The houses around Queen's Park were erected over a number of years starting with the north side of Harvist Road of which the majority were completed by 1899.[4] The west side of Chevening Road was also under construction in 1899 by local builders Bennet and Gimbrett to the design of G A Sexton. Many builders contributed to the estate which helped to generate the varied architectural character that can be seen on Kempe, Keslake and Chamberlayne Roads.[4]

The football team Queens Park Rangers was formed in Queen's Park in 1886, and became a professional team in 1889.[10]

20th century

In 1915 the Bakerloo Line was extended to Queen's Park station.,[9] the nearby Kensal Green station appearing in 1916. Both stations offer easy access to Paddington, Charing Cross and Waterloo mainline stations [11]

In 1917 Queens Park Rangers moved away from the area to the Loftus Road stadium in nearby Shepherd's Bush.

In summer 1979 The Jam recorded their music video When You're Young in Queen's Park, making use of the bandstand.[12]

In 1986 Brent Council with the support of English Heritage made the area around Queen's Park a Conservation Area in recognition of its special architectural and historic character. Subsequently, in 1993 the designated area was extended westwards towards Chamberlayne Road.[4]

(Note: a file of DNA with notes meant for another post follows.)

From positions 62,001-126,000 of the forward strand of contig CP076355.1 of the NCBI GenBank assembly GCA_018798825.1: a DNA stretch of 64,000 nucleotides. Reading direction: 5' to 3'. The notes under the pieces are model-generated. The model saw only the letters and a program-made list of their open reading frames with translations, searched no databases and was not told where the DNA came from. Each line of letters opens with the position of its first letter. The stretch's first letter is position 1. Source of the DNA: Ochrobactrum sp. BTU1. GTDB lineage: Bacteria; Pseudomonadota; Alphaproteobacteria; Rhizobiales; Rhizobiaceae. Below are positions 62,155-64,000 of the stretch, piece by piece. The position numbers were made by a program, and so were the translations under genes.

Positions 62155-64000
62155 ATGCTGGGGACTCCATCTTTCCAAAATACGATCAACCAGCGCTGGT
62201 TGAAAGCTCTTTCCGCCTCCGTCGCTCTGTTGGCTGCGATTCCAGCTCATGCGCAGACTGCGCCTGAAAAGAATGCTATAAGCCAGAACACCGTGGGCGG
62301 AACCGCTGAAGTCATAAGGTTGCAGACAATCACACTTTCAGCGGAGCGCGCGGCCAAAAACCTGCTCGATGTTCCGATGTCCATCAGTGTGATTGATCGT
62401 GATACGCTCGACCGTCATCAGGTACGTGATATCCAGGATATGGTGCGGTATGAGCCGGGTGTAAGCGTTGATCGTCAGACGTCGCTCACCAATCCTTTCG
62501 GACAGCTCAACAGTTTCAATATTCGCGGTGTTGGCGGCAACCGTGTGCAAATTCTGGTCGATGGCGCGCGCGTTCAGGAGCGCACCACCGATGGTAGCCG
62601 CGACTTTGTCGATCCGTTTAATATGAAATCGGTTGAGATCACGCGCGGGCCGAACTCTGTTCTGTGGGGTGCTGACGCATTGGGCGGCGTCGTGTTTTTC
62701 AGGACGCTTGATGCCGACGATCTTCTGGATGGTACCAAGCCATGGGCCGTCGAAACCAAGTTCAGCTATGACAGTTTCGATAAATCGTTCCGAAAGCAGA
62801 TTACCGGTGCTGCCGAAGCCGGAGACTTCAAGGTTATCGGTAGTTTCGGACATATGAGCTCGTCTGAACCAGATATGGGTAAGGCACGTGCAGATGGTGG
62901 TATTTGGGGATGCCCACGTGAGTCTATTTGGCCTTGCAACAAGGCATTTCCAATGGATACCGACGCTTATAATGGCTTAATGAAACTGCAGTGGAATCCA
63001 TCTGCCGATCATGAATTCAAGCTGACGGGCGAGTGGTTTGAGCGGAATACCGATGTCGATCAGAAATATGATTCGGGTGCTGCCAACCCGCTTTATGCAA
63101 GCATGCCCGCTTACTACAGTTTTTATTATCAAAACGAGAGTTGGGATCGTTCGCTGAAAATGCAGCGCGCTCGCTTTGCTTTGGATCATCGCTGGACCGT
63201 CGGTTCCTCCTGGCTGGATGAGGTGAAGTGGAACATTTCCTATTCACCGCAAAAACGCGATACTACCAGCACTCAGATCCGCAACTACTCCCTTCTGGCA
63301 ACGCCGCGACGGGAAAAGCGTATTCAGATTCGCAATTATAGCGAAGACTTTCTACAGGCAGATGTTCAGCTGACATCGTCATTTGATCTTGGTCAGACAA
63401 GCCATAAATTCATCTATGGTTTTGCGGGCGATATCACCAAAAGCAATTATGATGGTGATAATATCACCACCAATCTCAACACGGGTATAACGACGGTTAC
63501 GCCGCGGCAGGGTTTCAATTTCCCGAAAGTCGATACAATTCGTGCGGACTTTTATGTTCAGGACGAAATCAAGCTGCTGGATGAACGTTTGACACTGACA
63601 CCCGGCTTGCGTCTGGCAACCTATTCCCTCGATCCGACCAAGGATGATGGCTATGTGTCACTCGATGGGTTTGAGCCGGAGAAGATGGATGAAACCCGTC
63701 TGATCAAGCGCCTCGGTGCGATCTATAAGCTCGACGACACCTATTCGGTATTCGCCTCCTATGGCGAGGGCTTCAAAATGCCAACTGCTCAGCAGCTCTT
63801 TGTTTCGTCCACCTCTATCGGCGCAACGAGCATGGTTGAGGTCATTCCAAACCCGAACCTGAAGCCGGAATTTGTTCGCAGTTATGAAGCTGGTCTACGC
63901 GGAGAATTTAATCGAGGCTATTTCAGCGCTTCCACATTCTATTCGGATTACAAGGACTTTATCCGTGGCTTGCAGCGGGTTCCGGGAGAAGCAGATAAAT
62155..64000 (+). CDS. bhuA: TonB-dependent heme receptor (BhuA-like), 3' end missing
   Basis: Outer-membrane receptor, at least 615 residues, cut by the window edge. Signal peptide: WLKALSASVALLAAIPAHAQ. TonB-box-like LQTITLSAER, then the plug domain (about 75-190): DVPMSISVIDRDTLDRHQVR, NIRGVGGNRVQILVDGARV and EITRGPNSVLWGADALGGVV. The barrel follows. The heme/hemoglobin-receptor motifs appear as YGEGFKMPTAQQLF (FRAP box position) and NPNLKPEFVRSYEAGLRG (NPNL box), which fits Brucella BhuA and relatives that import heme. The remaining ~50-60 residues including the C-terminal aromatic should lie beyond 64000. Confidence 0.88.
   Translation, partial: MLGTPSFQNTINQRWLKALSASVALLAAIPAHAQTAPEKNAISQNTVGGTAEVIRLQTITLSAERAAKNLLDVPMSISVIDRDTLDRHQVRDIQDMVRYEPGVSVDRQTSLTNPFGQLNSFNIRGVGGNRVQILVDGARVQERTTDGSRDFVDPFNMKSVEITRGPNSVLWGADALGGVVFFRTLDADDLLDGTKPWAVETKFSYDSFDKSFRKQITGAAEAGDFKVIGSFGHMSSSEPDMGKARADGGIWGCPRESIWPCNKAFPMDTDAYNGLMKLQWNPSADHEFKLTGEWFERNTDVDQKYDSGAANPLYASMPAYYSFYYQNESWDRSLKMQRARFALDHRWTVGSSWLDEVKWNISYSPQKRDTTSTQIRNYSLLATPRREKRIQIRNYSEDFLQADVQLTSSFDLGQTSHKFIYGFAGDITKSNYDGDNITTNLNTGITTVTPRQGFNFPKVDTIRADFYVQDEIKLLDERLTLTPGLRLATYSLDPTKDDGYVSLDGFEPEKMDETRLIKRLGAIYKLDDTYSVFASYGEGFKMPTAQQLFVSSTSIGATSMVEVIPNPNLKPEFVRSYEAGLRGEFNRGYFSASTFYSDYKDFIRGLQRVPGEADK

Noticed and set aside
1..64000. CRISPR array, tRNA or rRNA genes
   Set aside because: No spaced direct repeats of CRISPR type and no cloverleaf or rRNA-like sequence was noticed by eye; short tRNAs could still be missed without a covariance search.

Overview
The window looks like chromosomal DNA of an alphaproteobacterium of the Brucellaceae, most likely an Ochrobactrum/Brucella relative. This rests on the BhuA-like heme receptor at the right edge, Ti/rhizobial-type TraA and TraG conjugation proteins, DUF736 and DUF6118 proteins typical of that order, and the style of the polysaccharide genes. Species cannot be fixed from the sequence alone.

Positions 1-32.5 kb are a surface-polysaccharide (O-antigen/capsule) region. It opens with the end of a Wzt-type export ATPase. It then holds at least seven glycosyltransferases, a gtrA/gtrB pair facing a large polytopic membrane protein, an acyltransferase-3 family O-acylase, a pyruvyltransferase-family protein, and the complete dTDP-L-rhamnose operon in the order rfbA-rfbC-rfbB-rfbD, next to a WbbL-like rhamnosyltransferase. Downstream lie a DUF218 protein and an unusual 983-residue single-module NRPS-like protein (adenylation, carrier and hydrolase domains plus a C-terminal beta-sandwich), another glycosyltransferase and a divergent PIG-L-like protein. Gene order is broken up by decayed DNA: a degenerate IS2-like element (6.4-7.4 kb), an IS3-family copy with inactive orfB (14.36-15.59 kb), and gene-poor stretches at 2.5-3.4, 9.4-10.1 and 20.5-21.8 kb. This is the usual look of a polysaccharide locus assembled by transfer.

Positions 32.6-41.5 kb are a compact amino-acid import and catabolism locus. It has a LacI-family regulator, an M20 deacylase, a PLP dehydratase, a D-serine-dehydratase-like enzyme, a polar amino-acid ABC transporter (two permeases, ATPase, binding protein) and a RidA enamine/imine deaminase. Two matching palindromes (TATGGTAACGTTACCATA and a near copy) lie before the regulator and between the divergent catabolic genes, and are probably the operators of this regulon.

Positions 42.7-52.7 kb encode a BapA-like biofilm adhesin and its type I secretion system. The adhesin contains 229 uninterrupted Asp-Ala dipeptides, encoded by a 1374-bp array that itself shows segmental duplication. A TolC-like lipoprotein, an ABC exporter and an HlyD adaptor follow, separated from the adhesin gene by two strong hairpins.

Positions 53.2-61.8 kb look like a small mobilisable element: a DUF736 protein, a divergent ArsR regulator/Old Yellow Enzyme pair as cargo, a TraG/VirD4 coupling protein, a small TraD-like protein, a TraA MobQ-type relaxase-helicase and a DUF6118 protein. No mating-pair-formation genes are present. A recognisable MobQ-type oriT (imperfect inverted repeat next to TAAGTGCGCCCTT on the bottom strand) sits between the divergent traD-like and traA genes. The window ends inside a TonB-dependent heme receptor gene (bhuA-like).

The area give its name to two electoral wards, which unusually are both named Queen's Park since they belong to two different London boroughs. The area north of Kilburn Lane is the Queen's Park ward of the London Borough of Brent, while the area south of Kilburn Lane is the Queen's Park ward of the City of Westminster.

Queen's Park (London Borough of Brent)

The Queen's Park ward in the south-east of the London Borough of Brent is represented by three Labour Party councillors on Brent London Borough Council as of the 2018 election.[13] This ward forms part of the Hampstead and Kilburn constituency, represented by Labour MP Tulip Siddiq.

Queen's Park (City of Westminster)

The Queen's Park ward in the north west of the City of Westminster is represented by three Labour Party councillors on Westminster City Council.[14] This ward forms part of the Westminster North parliamentary constituency, represented by Labour MP Karen Buck. In May 2012 residents of the ward voted in favour of the establishment of a Queen's Park civil parish and parish council.